The state-making process in the United States is regulated by Article IV, Section 3 of the United States Constitution. It allows for the admission of new states by an act of Congress. Generally speaking, states could not be formed by subdividing existing states without the consent of both concerned legislatures, but West Virginia was accepted into the Union during the Civil War by seceding from Virginia, after Virginia has itself seceded from the Union.
All states are admitted to the Union on an equal footing. This is not a provision of the Constitution itself, but U.S. Supreme Court rulings have established that Congress cannot discriminate against states when they are admitted.
Vermont could be considered on the same footing as the original thirteen colonies, since Vermont has been independent since 1777 and operated under its own constitution before applying to the United States for admission, which was granted in 1791. Other early states like Kentucky, Tennessee, and Maine were taken out of land originally considered to be part of one of the original thirteen.
Following the Louisiana Purchase, Louisiana was proposed for admission as a state. Josiah Quincy, a leader of the Federalist Party in the House of Representatives, denounced the bill, using the theory that the original constitution allocated powers to the original states, which the addition of new states would unreasonably dilute. He went so far as to suggest that the New England states would be within their rights to secede of more western states were admitted. His objections found little support outside of Massachusetts.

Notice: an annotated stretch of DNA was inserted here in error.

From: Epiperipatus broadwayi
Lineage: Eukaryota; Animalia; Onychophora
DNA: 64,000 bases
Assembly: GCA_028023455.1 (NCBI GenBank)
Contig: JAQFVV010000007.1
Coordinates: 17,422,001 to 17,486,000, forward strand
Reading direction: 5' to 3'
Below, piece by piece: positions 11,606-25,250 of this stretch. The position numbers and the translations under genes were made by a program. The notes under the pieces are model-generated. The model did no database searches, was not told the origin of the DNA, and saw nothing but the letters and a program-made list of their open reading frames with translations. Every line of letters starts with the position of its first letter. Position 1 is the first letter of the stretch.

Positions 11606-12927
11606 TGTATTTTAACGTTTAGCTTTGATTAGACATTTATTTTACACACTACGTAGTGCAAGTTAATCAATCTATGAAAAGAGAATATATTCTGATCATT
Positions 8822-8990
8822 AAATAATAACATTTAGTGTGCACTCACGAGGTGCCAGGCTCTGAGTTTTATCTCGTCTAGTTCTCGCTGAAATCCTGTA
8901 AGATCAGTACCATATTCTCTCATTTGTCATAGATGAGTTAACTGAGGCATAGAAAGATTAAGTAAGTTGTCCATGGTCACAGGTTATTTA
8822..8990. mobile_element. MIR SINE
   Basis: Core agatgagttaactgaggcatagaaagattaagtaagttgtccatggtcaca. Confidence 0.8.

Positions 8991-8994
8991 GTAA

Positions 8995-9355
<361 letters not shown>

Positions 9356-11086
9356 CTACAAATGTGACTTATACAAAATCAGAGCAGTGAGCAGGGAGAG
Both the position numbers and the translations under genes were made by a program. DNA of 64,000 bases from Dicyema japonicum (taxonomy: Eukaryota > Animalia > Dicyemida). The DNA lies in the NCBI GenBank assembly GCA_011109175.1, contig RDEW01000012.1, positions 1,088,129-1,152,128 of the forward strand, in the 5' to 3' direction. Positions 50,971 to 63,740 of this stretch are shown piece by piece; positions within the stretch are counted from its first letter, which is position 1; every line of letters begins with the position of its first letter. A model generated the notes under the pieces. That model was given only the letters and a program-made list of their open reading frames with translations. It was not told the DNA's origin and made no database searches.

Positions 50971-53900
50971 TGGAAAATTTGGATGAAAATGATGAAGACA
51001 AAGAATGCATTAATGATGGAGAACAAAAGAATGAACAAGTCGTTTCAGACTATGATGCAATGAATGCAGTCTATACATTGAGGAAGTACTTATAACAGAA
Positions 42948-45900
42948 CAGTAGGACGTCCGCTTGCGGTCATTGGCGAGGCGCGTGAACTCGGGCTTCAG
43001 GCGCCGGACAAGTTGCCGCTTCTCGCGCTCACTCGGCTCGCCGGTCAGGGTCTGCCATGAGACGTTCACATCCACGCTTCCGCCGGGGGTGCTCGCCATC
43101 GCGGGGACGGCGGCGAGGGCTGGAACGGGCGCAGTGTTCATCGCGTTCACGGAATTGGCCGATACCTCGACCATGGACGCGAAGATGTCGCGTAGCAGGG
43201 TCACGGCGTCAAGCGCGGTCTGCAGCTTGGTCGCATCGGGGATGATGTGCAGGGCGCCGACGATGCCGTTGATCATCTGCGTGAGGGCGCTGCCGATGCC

With the acquisition of new territories by treaty, combined with war, the United States extended its dominion to the Pacific Ocean. These new lands were gradually incorporated into the Union until Arizona in 1912 completed the union of the contiguous 48 states. Almost 50 years later, Alaska and Hawaii were added. There has been some consideration of admitting Puerto Rico to the union, but this presently seems unlikely.
During the years leading up to the Civil War, the question of slavery in territories became a major concern. The Missouri Compromise of 1820 created the precedent that states would be admitted in pairs, one slave and one free, which held until the Kansas-Nebraska Act of 1854.
The issue of secession from the Union is not addressed directly in the constitution. The fundamental constitutional issue of the Civil War was the contention by Southern states that the Union was voluntary and revokable, while Lincoln and the North asserted that once in, there was no way out.
By Josiah Quincy If this bill passes, it is my deliberate opinion that it is virtually a dissolution of this Union; that it will free the states from their moral obligation, and, as it will be the right of all, so it will be the duty of some, definitely to prepare for a separation, amicably if they can, violently if they must. Address to Congress regarding admission of Louisiana as a state, 1811
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